Excessive moisture in exhaust? - Chevy Colorado & GMC Canyon
 
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post #1 of 3 (permalink) Old 05-14-2011, 08:26 PM Thread Starter
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Excessive moisture in exhaust?

So today I pulled my 05 I5 into the garage. I cleaned the TB and inspected my cam actuator. I started it up and let it idle for a while while trying to look for a vaccuum leak. I shut it down and started it up maybe 3 times over 20 min while I screwed around. I started it up to back it out and I noticed that there was quite a bit of moisture coming out of the tail pipe and a small hole in the muffler...

Think this is normal because it idled for a while and shut off/started a couple times? I'm gonna keep a close eye on it tomorrow when I start it up again.
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post #2 of 3 (permalink) Old 05-14-2011, 11:28 PM
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Re: Excessive moisture in exhaust?

Yup, normal, usually under normal "driving" conditions, the system heats up to operating temperatures and not as much water comes through the system. You can often see drips from tailpipes when vehicles are stopped for a light. Sounds like you were running your system a little "colder" and stationary, so you saw more water than you would normally notice.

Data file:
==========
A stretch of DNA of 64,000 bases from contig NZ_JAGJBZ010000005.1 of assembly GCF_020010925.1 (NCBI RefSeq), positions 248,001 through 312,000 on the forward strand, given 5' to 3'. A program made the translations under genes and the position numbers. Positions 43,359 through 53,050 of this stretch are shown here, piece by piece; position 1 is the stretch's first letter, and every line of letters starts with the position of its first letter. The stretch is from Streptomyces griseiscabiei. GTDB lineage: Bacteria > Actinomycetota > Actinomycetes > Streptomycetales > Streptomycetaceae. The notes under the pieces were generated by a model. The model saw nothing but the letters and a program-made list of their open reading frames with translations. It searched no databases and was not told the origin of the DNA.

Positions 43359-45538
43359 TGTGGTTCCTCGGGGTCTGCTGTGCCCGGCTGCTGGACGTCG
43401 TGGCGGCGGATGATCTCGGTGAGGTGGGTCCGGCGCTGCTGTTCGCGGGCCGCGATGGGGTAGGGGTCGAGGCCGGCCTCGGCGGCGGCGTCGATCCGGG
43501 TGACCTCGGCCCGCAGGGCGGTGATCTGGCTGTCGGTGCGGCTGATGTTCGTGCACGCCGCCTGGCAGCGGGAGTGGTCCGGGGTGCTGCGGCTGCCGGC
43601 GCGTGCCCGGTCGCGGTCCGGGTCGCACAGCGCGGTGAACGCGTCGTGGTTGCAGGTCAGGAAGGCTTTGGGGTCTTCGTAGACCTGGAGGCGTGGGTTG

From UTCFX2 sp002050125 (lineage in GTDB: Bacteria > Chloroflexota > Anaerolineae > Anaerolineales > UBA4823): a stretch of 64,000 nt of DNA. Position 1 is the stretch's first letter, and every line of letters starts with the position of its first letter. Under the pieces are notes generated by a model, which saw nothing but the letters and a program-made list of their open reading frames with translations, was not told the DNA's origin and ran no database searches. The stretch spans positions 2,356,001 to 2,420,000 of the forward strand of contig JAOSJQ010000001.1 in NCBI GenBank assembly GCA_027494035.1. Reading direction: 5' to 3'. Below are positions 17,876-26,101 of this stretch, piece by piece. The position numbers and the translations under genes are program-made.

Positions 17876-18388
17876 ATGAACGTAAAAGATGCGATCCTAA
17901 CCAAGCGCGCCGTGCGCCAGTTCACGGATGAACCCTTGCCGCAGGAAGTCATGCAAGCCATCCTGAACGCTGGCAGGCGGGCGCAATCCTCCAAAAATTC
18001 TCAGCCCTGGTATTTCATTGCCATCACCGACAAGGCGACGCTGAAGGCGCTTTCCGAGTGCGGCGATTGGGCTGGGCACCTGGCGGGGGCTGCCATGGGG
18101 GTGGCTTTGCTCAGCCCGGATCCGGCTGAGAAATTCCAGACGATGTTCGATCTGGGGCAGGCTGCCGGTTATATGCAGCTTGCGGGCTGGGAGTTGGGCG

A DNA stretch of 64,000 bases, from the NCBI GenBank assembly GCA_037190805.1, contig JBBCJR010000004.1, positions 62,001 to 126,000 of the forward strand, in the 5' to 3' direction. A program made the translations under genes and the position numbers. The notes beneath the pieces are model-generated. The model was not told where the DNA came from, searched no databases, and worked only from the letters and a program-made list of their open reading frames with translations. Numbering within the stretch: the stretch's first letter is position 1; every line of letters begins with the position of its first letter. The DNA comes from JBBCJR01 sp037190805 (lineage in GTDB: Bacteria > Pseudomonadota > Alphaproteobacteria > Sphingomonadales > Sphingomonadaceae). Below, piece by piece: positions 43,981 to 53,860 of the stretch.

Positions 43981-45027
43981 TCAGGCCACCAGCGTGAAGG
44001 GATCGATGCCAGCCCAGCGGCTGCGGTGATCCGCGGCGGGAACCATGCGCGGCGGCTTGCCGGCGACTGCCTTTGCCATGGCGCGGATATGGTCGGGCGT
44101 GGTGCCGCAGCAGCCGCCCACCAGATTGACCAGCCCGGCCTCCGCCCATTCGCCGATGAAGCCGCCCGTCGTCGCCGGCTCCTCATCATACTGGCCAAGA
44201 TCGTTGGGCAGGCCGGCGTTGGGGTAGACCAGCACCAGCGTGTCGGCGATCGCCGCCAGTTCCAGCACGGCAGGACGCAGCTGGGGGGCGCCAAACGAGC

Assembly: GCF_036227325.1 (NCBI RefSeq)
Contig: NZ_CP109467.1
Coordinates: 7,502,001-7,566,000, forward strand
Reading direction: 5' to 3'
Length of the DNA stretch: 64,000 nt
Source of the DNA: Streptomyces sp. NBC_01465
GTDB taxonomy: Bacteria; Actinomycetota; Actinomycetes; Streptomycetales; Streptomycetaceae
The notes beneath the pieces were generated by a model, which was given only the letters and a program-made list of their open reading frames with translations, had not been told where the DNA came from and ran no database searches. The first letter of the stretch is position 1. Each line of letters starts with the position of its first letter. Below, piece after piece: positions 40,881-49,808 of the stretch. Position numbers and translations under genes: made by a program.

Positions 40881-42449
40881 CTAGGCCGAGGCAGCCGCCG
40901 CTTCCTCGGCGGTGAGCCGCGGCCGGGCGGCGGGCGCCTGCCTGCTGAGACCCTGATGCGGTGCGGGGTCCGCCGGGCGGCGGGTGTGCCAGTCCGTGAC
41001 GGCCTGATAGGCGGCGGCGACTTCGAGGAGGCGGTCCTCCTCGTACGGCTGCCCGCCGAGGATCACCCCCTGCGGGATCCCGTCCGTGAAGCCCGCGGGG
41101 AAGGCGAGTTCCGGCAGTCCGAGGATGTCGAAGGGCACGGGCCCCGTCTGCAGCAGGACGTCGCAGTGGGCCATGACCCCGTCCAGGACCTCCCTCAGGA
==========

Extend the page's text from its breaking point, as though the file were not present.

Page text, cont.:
Now, the small hole in your muffler was not immediatley caused by this, sounds like the muffler is reaching the end of its useful life. Of course, short frequent trips, lots of short runs with your engine, will produce more moisture and leave it in the exhaust system after shutdown. If this moisture doesn't get "burned off" by normal operating temperatures, rust can shorten the life of your system.

Commuters usually have systems that last a long time because of the daily fully reached operating temperatures.

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post #3 of 3 (permalink) Old 05-16-2011, 08:25 PM
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Re: Excessive moisture in exhaust?

The muffler has a small drain hole in it for just shuch a purpose. Either on the front or the back right at the lowest point before the lip. Most newer cars produce alot of water/condensation no matter how you drive it. (although short trips do make it worse) The hole will be very small about the size of a tooth pick.
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